The socio-economic burden of asthma is substantial in Europe

S. Accordini, A. Corsico, I. Cerveri, D. Gislason, A. Gulsvik, C. Janson, D. Jarvis, A. Marcon, I. Pin, P. Vermeire, E. Almar, M. Bugiani, L. Cazzoletti, E. Duran-Tauleria, R. Jõgi, A. Marinoni, J. Martínez-Moratalla, B. Leynaert, R. De Marco, U. Ackermann-LiebrichJ. M. Antó, P. Burney, S. Chinn, T. Gislason, J. Heinrich, J. Knox, N. Künzli, C. Luczynska, F. Neukirch, J. Schouten, J. Sunyer, C. Svanes, M. Wjst

Research output: Contribution to journalArticlepeer-review


Background: Few data are available on the asthma burden in the general population. We evaluated the level and the factors associated with the asthma burden in Europe. Methods: In 1999-2002, 1152 adult asthmatics were identified in the European Community Respiratory Health Survey (ECRHS)-II and the socio-economic burden (reduced activity days and hospital services utilization in the past 12 months) was assessed. Results: The asthmatics with a light burden (only a few reduced activity days) were 13.2% (95% CI: 11.4-15.3%), whereas those with a heavy burden (many reduced activity days and/or hospital services utilization) were 14.0% (95% CI: 12.1-16.1%). The burden was strongly associated with disease severity and a lower quality of life. Obese asthmatics had a significantly increased risk of a light [relative risk ratio (RRR) = 2.17; 95% CI: 1.18-4.00] or a heavy burden (RRR = 2.77; 95% CI: 1.52-5.05) compared with normal/underweight subjects. The asthmatics with frequent respiratory symptoms showed a threefold (RRR = 2.74; 95% CI: 1.63-4.61) and sixfold (RRR = 5.76; 95% CI: 3.25-10.20) increased risk of a light or a heavy burden compared with asymptomatic asthmatics, respectively. Moreover, the lower the forced expiratory volume in 1 s % predicted, the higher the risk of a heavy burden. The coexistence with chronic cough/phlegm only increased the risk of a heavy burden (RRR = 1.88; 95% CI: 1.16-3.06). An interaction was found between gender and IgE sensitization, with nonatopic asthmatic females showing the highest risk of a heavy burden (21.6%; 95% CI: 16.9-27.1%). Conclusions: The asthma burden is substantial in Europe. A heavy burden is more common in asthmatics with obesity, frequent respiratory symptoms, low lung function, chronic cough/phlegm and in nonatopic females.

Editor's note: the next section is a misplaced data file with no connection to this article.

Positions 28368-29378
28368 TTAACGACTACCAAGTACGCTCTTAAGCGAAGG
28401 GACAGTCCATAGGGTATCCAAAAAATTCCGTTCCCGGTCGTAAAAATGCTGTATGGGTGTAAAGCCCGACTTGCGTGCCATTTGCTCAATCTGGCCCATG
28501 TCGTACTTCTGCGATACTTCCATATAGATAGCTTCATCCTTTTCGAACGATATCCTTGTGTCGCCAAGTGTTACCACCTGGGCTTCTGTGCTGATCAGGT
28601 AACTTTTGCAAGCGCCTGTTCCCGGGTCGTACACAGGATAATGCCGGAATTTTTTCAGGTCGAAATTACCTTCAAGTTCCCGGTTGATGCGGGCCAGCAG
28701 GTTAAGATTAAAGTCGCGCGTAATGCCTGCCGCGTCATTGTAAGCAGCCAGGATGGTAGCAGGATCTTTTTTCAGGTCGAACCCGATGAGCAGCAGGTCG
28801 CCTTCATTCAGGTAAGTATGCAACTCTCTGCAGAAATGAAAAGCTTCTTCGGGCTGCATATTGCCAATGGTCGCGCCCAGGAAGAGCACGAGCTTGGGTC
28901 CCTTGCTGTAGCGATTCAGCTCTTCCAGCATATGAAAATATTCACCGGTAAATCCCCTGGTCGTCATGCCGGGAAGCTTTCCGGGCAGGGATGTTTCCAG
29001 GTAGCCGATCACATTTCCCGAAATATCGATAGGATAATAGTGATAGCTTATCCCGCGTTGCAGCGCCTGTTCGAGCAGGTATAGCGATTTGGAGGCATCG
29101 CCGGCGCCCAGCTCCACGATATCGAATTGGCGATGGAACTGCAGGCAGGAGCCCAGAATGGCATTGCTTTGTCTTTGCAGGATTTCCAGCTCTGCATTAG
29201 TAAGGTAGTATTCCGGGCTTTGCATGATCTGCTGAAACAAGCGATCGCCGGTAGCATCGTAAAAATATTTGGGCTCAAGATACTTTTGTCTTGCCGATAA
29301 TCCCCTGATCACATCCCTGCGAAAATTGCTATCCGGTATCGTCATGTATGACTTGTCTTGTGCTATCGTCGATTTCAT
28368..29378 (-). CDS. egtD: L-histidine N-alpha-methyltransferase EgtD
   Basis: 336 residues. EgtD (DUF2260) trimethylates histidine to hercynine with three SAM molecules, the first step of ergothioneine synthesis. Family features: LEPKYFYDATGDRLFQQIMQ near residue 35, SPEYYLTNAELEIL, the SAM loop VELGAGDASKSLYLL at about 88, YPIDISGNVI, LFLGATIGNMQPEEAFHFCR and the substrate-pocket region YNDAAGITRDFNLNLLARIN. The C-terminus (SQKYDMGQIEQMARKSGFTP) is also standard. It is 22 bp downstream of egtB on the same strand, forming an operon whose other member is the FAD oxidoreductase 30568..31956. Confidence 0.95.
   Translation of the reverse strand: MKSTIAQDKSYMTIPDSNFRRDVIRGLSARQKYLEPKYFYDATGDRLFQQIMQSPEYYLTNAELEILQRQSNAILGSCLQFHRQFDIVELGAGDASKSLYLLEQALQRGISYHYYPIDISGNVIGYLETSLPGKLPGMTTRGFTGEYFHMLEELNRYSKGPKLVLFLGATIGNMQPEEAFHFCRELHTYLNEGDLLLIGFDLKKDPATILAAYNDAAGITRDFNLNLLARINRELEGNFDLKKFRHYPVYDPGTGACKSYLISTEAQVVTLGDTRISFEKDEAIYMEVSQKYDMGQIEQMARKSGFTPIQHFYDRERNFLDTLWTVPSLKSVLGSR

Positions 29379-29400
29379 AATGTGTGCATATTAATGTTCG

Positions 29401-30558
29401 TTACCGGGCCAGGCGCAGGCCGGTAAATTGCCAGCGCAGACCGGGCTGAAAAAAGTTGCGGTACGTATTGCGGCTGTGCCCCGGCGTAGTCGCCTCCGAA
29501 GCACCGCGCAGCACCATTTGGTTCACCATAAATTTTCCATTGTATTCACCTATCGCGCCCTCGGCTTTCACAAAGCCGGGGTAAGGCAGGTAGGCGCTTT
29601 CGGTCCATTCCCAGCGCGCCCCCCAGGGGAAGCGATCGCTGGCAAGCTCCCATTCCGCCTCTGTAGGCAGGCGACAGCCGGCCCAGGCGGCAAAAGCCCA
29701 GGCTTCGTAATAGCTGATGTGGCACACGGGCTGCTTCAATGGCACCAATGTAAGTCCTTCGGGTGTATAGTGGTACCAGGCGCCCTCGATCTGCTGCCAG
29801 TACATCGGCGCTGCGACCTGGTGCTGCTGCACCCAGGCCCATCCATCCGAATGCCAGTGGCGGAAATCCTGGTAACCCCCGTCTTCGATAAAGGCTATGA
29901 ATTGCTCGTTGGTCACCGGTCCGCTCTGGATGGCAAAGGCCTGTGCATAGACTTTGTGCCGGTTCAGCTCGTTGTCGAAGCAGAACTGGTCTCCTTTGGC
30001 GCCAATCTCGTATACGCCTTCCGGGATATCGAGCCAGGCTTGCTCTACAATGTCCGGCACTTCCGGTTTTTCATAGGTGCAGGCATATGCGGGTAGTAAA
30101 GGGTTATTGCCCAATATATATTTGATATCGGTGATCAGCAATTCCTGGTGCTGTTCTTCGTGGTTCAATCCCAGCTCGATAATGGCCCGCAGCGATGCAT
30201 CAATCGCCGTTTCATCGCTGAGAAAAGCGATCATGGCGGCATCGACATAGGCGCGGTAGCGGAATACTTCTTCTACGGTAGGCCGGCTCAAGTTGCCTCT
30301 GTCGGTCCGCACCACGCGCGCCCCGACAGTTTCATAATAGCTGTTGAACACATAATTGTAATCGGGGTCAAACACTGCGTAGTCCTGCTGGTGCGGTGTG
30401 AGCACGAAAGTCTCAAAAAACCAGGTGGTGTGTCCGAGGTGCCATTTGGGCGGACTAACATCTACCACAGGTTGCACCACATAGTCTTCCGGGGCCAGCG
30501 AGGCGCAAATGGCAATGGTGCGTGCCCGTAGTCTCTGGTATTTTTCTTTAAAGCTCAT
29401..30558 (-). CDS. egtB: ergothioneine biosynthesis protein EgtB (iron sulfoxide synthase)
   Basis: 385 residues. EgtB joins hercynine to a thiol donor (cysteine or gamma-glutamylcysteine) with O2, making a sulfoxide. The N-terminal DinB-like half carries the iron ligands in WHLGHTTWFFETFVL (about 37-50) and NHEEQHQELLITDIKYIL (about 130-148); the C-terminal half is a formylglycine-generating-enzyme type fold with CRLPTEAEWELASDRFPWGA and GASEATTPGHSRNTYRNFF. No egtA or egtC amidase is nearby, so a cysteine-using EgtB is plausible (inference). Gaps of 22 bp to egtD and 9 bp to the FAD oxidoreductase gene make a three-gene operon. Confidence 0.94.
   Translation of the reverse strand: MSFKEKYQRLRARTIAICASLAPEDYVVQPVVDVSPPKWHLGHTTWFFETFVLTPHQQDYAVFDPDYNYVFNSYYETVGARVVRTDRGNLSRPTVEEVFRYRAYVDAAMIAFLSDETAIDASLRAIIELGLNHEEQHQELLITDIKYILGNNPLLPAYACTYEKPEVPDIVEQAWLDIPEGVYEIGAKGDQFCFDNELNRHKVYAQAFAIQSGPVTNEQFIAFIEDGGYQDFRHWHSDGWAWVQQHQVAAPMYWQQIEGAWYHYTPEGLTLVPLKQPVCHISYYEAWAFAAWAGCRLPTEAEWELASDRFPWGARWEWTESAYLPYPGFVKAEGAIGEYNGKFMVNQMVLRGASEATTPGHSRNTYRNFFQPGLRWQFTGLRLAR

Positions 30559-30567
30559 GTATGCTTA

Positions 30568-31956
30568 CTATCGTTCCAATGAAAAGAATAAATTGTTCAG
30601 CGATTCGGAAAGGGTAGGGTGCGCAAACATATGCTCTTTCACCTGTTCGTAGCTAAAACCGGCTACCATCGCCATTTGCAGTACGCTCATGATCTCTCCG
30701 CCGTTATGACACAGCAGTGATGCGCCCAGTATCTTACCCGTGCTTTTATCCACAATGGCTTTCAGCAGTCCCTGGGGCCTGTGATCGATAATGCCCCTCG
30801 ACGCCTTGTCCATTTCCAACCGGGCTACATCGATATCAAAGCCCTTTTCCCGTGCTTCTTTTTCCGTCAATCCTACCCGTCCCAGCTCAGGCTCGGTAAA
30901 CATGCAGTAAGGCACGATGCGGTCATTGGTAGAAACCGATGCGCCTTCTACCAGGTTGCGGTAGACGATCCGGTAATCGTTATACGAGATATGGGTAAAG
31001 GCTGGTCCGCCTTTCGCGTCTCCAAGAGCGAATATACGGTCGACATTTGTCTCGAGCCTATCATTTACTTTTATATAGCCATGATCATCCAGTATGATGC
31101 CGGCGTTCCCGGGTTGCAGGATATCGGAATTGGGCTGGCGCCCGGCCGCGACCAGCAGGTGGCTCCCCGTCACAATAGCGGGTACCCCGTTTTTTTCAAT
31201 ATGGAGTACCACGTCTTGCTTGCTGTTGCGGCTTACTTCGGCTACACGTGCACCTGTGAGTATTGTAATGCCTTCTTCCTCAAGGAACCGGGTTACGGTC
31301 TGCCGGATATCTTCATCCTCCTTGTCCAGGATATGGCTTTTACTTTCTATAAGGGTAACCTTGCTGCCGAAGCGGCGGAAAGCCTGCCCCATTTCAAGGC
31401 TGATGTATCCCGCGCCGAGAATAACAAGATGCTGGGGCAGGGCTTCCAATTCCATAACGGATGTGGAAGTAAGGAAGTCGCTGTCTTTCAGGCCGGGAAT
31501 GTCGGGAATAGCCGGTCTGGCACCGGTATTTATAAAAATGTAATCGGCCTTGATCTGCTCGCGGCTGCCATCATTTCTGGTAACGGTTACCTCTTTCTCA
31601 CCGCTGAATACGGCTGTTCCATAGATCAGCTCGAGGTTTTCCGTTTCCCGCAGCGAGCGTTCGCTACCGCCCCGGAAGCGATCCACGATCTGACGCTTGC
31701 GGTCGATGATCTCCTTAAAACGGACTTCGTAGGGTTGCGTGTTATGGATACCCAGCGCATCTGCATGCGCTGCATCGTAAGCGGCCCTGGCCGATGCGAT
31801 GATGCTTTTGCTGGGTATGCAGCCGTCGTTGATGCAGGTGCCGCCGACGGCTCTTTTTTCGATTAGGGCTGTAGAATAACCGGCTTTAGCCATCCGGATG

Original languageEnglish
Pages (from-to)116-124
Number of pages9
JournalAllergy: European Journal of Allergy and Clinical Immunology
Issue number1
Publication statusPublished - Jan 2008


  • Asthma epidemiology
  • Burden of asthma
  • Burden, determinants
  • General population

ASJC Scopus subject areas

  • Immunology


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